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Fundamentals of Dialogue with My Spouse

Download a PDF from the ‘Focus on feelings’ Resource

Writing My Personal Reflection:

  1. Write for the full time.
  2. Distinguish my feelings from my thoughts, using the five guidelines on pages 2 and 3. Then focus on my real feelings and sharing them with my spouse in my written reflection.
  3. Describe my feelings to my spouse, as fully as possible. See the six ways on pages 4 and 5. Keep my spouse in mind, so I’ll describe my feelings in ways that will help him or her experience what I am feeling.
  4. Write honestly, but be loving, tender, and considerate. Make my reflection my personal gift to my lover.

Dialogue with My Spouse:

  1. Exchange notebooks. No comments while doing this, or while reading.
  2. Read the other’s reflection two times, in silence – once for the head, once for the heart. Don’t correct grammar or spelling.
  3. Talk about what each of us feels after reading the other’s reflection.
  4. Select one strong feeling to share and explore. My spouse and I can choose this feeling fromany one of four sources:  My written reflection;  My spouse’s written reflection;  My feelings after reading my spouse’s reflection; or  My spouse’s feelings after reading my reflection.
  5. Explore this one feeling fully. Try to feel my spouse’s feeling, and experience the person behind the words. Ask questions to help my spouse describe the feeling.Examples: Is your energetic feeling like how you feel when we take a walk together? On a scale of 1 to 10, how strong is your frightened feeling? I think you’re saying your excited feeling is like a fireworks display. Am I hearing you correctly?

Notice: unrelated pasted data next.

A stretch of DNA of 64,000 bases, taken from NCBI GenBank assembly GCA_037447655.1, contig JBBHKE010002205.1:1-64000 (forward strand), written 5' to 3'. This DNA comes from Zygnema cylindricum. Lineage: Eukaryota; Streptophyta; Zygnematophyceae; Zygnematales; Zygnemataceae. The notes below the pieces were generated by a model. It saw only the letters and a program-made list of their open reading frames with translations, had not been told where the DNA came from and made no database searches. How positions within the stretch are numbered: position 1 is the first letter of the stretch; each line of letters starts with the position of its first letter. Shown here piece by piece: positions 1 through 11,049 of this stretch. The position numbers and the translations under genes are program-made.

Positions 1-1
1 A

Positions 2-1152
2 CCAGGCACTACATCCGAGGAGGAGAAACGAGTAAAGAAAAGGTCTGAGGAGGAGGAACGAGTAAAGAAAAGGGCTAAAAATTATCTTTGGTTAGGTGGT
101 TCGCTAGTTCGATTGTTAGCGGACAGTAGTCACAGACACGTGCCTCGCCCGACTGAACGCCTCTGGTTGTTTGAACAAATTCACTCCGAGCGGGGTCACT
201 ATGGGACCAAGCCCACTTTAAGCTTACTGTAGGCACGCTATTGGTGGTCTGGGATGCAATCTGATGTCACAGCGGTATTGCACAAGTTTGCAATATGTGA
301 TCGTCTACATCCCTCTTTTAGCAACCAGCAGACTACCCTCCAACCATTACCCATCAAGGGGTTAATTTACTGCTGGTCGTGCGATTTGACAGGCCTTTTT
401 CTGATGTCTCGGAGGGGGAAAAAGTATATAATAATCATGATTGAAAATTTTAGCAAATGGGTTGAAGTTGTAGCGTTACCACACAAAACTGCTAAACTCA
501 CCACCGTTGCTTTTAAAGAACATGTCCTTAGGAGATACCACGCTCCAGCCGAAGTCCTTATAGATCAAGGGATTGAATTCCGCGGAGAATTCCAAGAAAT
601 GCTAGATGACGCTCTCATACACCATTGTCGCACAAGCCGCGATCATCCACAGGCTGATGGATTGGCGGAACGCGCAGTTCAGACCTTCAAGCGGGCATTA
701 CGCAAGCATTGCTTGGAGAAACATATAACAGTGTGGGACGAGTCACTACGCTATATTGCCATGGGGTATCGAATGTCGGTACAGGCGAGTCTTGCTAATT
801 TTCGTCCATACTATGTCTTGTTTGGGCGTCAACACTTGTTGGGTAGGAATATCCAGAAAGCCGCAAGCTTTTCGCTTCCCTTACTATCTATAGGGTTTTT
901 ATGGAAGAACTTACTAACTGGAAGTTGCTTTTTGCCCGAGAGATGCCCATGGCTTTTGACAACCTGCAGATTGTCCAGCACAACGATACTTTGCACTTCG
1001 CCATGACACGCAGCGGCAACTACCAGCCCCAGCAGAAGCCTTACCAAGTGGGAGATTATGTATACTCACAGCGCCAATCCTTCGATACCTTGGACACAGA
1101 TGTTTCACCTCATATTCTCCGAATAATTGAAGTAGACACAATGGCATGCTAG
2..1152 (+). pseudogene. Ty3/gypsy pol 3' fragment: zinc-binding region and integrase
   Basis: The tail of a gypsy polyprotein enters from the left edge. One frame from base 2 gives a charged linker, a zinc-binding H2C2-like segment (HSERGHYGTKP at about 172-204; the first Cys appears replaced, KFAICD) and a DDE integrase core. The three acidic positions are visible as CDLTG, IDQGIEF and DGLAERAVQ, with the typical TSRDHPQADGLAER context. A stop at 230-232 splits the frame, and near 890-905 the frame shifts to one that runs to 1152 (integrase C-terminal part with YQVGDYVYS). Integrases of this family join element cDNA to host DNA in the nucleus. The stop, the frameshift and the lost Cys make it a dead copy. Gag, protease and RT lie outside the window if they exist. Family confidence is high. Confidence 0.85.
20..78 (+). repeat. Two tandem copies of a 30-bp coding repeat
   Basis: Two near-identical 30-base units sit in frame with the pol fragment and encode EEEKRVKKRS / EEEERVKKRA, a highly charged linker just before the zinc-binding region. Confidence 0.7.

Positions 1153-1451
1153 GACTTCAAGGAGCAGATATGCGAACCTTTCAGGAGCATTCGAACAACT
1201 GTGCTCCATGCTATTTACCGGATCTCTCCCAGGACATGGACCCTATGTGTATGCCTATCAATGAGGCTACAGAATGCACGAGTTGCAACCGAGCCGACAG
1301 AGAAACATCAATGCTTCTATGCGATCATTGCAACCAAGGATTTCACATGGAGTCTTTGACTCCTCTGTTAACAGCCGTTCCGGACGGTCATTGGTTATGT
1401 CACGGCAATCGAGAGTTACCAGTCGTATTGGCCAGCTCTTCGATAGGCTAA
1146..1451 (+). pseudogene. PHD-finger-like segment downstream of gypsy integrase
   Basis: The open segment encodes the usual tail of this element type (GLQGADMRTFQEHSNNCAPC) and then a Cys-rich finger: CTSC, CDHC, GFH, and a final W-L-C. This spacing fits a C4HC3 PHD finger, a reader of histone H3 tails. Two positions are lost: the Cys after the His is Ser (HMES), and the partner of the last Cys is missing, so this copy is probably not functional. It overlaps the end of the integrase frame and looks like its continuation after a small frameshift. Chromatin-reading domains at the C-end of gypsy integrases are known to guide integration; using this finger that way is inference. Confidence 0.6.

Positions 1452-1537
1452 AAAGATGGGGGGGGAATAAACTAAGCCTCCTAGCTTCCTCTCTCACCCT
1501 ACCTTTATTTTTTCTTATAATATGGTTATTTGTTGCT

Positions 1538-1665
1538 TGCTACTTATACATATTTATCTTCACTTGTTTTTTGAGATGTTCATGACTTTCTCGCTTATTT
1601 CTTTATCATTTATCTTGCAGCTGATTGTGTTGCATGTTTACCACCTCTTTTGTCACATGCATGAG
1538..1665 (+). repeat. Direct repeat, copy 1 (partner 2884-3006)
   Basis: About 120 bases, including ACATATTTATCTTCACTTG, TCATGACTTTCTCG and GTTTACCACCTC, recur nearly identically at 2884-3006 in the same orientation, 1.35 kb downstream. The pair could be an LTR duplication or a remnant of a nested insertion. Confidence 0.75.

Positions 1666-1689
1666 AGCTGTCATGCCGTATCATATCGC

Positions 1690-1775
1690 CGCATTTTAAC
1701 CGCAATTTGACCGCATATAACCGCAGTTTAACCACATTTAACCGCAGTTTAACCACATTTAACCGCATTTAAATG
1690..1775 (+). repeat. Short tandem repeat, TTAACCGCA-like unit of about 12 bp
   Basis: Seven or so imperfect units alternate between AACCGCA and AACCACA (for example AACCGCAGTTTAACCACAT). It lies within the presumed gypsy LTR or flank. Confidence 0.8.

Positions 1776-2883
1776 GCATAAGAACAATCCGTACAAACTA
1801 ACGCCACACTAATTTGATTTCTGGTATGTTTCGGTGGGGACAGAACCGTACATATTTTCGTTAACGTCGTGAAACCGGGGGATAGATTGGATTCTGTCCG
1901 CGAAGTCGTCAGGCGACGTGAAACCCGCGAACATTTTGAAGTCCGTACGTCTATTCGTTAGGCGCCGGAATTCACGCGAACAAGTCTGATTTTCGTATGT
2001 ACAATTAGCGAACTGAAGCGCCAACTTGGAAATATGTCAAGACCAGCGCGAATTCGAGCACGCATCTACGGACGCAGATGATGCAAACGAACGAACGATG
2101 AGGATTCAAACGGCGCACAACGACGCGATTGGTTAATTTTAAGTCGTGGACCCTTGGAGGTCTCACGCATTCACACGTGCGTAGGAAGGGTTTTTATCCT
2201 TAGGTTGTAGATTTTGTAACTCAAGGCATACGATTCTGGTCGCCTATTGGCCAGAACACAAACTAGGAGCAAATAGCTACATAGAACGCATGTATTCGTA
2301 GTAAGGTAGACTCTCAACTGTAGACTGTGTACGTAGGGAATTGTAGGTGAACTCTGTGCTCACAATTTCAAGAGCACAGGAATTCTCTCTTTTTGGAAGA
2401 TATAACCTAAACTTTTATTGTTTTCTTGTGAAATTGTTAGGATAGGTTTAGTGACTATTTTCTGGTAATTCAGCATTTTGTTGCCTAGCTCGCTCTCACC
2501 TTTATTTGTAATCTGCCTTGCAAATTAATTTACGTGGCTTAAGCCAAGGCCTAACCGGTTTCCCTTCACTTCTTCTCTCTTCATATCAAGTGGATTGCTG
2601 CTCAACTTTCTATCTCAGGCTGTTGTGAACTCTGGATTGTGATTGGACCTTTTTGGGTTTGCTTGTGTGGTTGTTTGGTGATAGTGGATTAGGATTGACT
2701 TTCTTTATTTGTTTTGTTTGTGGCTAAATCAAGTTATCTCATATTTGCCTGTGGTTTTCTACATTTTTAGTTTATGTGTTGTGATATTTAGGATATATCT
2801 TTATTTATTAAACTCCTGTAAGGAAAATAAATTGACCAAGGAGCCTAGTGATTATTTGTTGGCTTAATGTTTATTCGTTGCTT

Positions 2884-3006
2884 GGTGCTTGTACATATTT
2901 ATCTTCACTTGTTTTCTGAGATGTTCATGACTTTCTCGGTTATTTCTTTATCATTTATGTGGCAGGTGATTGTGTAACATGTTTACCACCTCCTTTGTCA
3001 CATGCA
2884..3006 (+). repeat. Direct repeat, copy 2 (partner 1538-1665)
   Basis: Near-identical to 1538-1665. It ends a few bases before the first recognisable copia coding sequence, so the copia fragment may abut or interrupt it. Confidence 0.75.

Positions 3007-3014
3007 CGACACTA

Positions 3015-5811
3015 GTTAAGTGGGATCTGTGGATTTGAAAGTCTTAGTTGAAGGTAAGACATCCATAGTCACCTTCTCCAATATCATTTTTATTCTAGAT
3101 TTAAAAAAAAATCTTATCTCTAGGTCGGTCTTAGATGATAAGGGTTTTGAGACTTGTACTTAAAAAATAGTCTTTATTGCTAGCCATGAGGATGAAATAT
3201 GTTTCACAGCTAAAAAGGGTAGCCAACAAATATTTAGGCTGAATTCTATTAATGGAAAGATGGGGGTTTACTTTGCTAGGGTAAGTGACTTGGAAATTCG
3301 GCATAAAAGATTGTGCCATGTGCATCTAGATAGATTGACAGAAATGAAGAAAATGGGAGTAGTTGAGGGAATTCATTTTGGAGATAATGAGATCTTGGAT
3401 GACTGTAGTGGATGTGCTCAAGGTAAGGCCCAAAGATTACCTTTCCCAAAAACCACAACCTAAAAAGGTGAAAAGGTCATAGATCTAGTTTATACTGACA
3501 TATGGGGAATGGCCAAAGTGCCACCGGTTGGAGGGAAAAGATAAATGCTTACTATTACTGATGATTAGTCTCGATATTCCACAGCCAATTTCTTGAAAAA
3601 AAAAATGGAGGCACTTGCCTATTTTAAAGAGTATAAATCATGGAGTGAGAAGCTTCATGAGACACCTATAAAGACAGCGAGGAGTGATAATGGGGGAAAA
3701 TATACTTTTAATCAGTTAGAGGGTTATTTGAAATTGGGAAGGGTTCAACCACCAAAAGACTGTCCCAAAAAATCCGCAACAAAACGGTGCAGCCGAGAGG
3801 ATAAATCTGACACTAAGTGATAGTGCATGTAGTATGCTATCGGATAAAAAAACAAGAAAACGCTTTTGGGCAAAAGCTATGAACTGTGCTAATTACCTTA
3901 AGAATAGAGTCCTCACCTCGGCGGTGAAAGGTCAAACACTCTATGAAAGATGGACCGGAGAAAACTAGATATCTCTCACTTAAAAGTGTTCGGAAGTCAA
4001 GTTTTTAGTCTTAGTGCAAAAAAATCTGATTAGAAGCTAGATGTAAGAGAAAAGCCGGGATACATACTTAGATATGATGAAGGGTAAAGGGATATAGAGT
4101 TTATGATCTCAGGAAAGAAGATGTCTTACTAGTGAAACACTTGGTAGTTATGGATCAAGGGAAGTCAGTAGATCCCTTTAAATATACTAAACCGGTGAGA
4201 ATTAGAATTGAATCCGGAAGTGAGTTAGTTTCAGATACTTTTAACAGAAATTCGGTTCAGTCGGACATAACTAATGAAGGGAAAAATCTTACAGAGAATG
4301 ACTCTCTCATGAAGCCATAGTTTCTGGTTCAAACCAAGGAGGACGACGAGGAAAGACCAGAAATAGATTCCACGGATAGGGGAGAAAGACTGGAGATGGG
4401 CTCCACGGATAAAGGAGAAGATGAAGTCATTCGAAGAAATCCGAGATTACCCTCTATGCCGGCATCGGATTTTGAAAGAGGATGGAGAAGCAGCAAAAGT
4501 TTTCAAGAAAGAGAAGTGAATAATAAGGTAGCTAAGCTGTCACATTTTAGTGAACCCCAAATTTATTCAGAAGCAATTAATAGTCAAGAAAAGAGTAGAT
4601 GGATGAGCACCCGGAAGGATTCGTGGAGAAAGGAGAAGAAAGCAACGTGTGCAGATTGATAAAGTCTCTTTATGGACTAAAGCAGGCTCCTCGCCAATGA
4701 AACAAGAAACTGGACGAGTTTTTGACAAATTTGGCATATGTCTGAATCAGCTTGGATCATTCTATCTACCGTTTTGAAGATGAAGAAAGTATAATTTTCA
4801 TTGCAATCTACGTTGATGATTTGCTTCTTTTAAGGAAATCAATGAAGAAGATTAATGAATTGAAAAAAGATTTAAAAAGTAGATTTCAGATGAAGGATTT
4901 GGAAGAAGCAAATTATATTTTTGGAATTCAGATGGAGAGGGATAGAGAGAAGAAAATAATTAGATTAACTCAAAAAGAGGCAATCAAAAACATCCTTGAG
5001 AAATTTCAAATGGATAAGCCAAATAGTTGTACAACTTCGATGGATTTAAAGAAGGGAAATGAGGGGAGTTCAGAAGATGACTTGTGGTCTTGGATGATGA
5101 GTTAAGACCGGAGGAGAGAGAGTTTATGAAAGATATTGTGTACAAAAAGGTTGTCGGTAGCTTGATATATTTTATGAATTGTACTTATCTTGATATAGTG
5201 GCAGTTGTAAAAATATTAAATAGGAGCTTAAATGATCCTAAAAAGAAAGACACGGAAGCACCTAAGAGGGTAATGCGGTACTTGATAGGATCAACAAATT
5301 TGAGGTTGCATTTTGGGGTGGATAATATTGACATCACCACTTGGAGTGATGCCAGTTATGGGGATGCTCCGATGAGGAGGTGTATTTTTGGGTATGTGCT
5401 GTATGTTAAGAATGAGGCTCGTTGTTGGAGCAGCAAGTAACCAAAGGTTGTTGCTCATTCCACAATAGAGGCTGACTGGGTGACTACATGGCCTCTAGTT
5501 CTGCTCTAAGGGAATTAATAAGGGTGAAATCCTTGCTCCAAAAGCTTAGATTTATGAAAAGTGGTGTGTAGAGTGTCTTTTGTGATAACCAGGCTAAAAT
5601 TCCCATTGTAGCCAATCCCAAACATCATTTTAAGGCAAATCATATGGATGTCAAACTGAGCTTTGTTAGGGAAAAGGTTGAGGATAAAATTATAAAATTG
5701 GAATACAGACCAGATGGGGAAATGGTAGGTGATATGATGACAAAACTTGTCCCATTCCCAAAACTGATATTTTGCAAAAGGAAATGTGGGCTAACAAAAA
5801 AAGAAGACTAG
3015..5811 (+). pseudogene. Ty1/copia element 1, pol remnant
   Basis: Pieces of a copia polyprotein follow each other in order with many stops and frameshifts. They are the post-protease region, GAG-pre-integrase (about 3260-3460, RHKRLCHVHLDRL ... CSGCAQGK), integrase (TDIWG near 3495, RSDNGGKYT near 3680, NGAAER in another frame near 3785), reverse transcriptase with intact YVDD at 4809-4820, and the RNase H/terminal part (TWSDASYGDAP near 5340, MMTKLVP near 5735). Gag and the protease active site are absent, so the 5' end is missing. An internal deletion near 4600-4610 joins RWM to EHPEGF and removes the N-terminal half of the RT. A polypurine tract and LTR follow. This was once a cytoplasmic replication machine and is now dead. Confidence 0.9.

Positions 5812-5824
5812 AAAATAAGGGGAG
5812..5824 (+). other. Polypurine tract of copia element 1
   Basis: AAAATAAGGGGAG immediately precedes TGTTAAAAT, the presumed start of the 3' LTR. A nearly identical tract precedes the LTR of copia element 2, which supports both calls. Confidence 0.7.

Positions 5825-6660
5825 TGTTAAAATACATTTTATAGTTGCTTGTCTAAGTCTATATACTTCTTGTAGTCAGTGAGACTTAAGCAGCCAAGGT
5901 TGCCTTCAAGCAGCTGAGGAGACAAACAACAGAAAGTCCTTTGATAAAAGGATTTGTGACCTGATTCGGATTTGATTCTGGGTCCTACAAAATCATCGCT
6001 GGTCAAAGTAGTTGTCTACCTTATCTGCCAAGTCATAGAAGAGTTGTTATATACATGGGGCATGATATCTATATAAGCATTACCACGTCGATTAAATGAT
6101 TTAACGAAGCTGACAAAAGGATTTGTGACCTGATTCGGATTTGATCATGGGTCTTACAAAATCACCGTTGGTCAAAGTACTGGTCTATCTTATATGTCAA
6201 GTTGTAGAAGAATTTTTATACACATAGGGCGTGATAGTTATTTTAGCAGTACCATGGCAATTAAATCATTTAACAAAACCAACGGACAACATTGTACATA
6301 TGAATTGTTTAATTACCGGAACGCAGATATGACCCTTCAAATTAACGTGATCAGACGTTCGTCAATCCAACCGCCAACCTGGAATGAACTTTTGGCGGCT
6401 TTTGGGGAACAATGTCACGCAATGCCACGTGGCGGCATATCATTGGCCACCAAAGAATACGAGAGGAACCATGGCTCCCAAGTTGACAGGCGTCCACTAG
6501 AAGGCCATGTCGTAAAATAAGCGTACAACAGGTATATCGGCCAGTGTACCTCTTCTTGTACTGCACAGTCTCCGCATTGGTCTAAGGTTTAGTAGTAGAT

6. Focus on sharing only feelings – no thoughts or judgments. Loving discussion of thoughts and ideas is also helpful, if both of us want to have a loving discussion – but it should wait until after we have fully shared our feelings.

Things to avoid in writing my personal reflection and in our dialogue:

1. Blaming anyone or anything for the way I feel. A feeling is an involuntary response to something. But it is my response. Each person may respond differently to the same situation. So I need to take ownership of my feeling rather than blame someone or something for causing it. This is why we avoid the words “make me feel.” When I am describing my feelings, it is better to use “I” messages. Avoid “you” and “they” statements, which can lead to blaming. Example: “I feel disappointed.” Avoid “You disappoint me.” My example: It is especially important to avoid blaming my spouse for the way I feel. This is a common trap called “garbage dumping.” It is a dangerous form of “make me feel.” Avoid this: You make me feel so angry when you are late. Use something like this: I feel angry when I have to wait for you.

  1. Analyzing my feeling. In our reflections and dialogue we seek to share and describe feelings. We avoid asking “Why do I feel that way?” Asking “Why?” can lead to blaming.  Or it can lead into analyzing my feeling rather than describing it.  “Why do you feel that way?” can be a subtle rejection of my spouse’s feeling.
  2. Trying to solve a problem or reach a decision. Save that for after dialogue, when we may choose to have a loving discussion. If we first share our feelings, we will know each other more deeply, and that will help us solve the problem or make a wise decision.
  3. Trying to change my spouse.
  4. Trying to please my spouse by writing or saying only what I think he or she wants to hear.
  5. Confessingaseriouswrong,suchasdishonestyorunfaithfulness should not be done during our reflection or dialogue. If I need confession, I am encouraged to pray for guidance after this Weekend and to consider consulting a pastor or counselor.

Feeling words